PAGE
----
USA State Monuments at Gettysburg – 1889-2000

Welcome to our photo gallery of the seven USA State Monuments at Gettysburg National Military Park. These Union state monuments are not as easy to find as their Confederate counterparts. Hover over the image to read the caption (or on a mobile device, lightly touch and hold the image). At the end, we offer a short summary of a few interesting facts about Gettysburg’s USA state monuments.

USA State Monuments at Gettysburg

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Unlike the long line of Confederate state monuments on Seminary Ridge, the Union state monuments do not offer easy access to bicyclists who want to chain together their visit in a single tour.

  • The Pennsylvania and Vermont State Monuments are conveniently located on Hancock Avenue, which is a park road lined with dozens of regimental monuments and other markers.
  • The Indiana State Monument stands in the Spangler’s Spring area, which is east of Baltimore Pike, near the south end of Slocum Avenue.
  • Soldiers’ National Cemetery is the home to the New York and Kentucky State Monuments.
  • The Maryland and Delaware State Monuments are in the Ziegler’s Grove area, on the west side of Taneytown Road, in the Soldiers’ National Cemetery parking lot.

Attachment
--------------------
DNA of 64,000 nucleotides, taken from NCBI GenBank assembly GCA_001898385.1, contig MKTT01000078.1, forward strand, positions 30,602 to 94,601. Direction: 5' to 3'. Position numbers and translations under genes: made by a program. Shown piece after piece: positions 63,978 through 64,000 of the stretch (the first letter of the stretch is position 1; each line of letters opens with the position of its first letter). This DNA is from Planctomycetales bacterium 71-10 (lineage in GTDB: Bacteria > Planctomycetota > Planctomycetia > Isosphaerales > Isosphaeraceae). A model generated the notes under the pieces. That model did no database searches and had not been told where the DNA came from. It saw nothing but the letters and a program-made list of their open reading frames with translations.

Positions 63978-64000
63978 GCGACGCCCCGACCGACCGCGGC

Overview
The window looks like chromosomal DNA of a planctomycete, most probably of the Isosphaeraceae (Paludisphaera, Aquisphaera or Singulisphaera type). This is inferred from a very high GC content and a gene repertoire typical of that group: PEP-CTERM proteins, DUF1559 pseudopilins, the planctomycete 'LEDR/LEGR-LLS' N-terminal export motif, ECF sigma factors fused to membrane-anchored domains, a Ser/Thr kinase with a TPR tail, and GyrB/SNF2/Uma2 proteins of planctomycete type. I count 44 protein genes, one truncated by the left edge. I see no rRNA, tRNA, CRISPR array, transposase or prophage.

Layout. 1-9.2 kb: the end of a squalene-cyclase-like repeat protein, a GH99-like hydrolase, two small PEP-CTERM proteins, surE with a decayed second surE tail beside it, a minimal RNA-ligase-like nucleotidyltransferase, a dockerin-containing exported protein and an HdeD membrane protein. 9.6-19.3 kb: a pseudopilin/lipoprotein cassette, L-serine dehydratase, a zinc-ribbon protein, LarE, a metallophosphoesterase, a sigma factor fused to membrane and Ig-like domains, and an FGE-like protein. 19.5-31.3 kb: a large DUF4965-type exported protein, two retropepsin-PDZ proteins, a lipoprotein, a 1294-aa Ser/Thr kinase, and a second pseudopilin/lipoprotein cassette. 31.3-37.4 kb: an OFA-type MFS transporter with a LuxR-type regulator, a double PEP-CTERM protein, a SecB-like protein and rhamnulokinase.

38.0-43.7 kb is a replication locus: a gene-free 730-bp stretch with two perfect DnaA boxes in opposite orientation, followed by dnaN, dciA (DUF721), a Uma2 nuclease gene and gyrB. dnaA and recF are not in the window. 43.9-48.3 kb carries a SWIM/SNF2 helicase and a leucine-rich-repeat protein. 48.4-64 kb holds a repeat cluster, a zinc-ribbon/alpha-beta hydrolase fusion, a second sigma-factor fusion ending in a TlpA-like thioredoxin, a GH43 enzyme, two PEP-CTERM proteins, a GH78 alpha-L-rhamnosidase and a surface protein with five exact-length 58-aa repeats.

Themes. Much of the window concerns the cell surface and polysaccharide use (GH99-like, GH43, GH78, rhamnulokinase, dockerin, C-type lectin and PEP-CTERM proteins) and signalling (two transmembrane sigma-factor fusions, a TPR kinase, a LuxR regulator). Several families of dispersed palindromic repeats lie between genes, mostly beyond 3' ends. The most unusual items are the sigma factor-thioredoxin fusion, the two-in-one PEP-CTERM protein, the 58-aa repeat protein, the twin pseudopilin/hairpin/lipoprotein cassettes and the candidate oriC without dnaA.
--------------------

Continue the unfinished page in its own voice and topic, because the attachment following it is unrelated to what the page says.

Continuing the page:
Of the seven Union state monuments at Gettysburg, the Pennsylvania State Monument is the largest and most expensive structure. It contains eight bronze statues, and its top is a sculpture of the Goddess of Victory and Peace, by artist Samuel A. Murray. The monument was dedicated in 1910 (and its statues in 1913).

In terms of age, we mention the following interesting historical facts. The oldest Union state monument at Gettysburg is the Vermont State Monument. It was sculpted by Karl Gerhardt and dedicated in 1889. Almost as old is the New York State Monument, sculpted by Caspar Buberl and dedicated in 1893 on the 30th Anniversary of the Battle of Gettysburg. On the other hand, three Union monuments are relatively new additions to Gettysburg National Military Park: Indiana (1971) by sculptor Al Yeager; Maryland (1994) by sculptor Lawrence M. Ludke; and Delaware (2000) by sculptor Ron Tunison.

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